A statement from the group known as the "Big Six" - the most senior Republicans in the legislative and executive branch of the U.S. government - said that they "had chose to set this policy aside in order to advance tax reform".
So far, officials have declined to reveal details about their discussions, and there hasn't been any indication that they've answered basic questions, such as how deeply to cut tax rates or whether the lost revenue should be offset, and how.
But the joint statement from Treasury Secretary Steven Mnuchin, National Economic Council Director Gary Cohn, Ryan, Senate Majority Leader Mitch McConnell and the head of the House and Senate tax-writing committees otherwise offered little in the way of news.More news: Beyonce, Jay Z hire 6 nannies for twins
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It is understood that the group, which held a series of meetings on Wednesday night, made a decision to issue an update on tax reform in a bid to show some progress on the issue before the August recess.
"We have always been in agreement that tax relief for American families should be at the heart of our plan", the lawmakers and administration officials said.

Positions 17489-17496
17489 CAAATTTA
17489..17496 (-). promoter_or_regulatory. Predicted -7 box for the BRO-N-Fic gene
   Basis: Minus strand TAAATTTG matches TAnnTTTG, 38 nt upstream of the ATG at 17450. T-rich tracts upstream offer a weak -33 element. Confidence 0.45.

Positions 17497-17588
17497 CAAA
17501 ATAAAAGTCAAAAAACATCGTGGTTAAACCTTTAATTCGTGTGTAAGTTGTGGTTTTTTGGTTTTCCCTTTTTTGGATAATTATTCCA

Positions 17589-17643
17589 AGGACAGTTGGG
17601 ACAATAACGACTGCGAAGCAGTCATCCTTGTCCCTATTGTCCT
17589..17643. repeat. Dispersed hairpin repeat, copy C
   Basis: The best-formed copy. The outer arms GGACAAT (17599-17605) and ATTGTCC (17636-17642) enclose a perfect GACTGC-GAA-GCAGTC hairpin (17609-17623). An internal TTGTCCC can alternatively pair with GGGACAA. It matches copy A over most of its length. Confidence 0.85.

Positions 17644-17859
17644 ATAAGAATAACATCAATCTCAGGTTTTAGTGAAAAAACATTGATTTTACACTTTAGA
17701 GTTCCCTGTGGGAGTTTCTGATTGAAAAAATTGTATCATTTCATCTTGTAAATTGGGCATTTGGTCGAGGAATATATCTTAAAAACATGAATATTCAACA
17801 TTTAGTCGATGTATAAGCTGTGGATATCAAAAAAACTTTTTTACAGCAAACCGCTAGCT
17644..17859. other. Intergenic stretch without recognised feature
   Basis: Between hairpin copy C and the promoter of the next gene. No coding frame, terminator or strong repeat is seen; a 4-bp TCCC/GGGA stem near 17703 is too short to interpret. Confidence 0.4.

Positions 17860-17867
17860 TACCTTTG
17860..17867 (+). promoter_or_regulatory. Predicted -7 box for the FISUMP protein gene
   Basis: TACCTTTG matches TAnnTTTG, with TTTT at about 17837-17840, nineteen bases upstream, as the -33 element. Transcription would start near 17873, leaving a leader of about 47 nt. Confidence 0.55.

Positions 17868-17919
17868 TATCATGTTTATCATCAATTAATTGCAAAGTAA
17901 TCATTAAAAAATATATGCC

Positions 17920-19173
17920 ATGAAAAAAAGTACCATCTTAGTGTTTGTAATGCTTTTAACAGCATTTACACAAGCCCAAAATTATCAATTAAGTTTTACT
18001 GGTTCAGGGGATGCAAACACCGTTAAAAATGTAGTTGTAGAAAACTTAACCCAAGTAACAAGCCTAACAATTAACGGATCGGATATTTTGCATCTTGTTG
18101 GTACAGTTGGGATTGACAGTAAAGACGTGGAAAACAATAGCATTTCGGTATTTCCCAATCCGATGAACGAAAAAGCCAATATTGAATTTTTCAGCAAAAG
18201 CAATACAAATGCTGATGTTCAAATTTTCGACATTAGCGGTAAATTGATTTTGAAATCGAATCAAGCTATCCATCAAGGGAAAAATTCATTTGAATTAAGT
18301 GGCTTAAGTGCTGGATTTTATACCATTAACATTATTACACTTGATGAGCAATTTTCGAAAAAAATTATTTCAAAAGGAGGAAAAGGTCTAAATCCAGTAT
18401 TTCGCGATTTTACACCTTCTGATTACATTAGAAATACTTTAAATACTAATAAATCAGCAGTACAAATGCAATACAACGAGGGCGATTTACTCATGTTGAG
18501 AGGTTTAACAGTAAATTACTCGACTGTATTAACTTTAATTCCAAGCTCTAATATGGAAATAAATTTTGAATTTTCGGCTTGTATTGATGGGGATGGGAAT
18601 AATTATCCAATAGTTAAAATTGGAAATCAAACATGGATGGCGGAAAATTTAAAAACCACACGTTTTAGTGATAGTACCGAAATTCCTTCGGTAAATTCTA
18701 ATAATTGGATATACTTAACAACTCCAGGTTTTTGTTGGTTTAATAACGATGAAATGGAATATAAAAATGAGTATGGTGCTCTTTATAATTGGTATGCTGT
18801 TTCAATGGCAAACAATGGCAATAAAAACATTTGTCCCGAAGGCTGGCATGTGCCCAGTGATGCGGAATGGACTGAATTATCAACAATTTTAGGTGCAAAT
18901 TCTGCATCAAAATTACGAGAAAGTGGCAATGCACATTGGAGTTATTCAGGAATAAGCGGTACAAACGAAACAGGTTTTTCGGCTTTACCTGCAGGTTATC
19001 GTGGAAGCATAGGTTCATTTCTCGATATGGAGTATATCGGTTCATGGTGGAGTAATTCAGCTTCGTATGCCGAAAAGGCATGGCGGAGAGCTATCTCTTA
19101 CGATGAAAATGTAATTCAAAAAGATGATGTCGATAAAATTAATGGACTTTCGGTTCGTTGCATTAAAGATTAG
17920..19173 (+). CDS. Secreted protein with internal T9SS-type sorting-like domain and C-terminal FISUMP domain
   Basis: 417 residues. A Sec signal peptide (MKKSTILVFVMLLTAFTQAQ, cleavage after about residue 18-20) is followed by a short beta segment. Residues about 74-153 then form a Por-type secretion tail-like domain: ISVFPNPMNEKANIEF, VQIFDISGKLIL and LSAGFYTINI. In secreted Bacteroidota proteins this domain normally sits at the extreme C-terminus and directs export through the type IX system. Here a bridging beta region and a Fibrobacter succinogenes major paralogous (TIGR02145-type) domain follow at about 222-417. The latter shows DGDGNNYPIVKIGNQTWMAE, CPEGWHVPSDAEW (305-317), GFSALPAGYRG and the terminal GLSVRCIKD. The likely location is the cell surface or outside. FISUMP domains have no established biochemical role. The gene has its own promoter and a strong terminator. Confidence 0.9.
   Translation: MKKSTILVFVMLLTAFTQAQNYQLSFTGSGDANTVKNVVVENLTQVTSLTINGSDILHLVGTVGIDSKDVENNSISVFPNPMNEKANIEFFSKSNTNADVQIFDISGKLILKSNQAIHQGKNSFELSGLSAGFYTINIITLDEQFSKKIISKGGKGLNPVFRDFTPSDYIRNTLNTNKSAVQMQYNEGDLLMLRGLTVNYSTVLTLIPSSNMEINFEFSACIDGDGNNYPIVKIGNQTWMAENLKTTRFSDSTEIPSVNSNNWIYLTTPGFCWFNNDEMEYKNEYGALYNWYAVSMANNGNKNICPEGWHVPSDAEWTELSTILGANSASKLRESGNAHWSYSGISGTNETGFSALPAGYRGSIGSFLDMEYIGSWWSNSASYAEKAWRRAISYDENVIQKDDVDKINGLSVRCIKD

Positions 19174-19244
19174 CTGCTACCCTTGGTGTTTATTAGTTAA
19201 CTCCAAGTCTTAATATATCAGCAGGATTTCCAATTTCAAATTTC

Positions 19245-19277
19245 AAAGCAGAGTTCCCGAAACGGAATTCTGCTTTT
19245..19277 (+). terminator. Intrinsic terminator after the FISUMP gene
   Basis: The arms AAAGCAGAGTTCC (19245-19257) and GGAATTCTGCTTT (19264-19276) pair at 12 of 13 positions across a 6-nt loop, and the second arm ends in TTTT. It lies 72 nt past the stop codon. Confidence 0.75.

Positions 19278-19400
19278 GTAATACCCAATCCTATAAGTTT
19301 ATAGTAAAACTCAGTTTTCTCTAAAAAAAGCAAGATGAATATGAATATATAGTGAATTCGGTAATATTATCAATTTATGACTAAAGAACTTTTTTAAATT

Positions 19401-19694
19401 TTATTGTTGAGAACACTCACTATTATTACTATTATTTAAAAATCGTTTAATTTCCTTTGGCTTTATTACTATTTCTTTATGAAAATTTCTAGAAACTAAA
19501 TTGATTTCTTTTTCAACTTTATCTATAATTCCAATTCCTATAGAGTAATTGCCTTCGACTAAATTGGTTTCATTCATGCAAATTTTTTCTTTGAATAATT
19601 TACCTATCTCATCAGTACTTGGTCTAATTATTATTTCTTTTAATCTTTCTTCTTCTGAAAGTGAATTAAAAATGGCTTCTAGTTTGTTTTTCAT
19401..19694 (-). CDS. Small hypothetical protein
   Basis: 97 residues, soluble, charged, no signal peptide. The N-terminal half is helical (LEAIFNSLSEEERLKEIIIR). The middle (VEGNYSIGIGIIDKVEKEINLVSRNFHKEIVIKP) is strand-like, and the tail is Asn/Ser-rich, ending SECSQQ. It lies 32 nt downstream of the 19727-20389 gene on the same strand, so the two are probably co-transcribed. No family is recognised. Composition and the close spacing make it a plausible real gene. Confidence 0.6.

"By removing this costly element of reform, the way has been cleared for swift action on a middle-class tax cut that will put more money in the wallets of the American taxpayer". The administration and Republican lawmakers also envision slashing rates for small business "so they can compete with larger ones" and for bigger companies "so they can compete with foreign ones".
The announcement of a potentially more politically-feasible tax plan comes amid mounting pressure on Republican lawmakers to pass bills for any of President Donald Trump's campaign platform items or any of the GOP's talking points for the last eight years. Trump has said he's focused on tax changes that would help the middle class, but an analysis this month of the tax outline the White House released in April shows it would mostly benefit top earners. Party leaders in Congress are hopeful that the current debate on repealing and replacing Obamacare, which is now before the Senate, can be completed quickly, allowing Congress to then turn its attention to the tax code.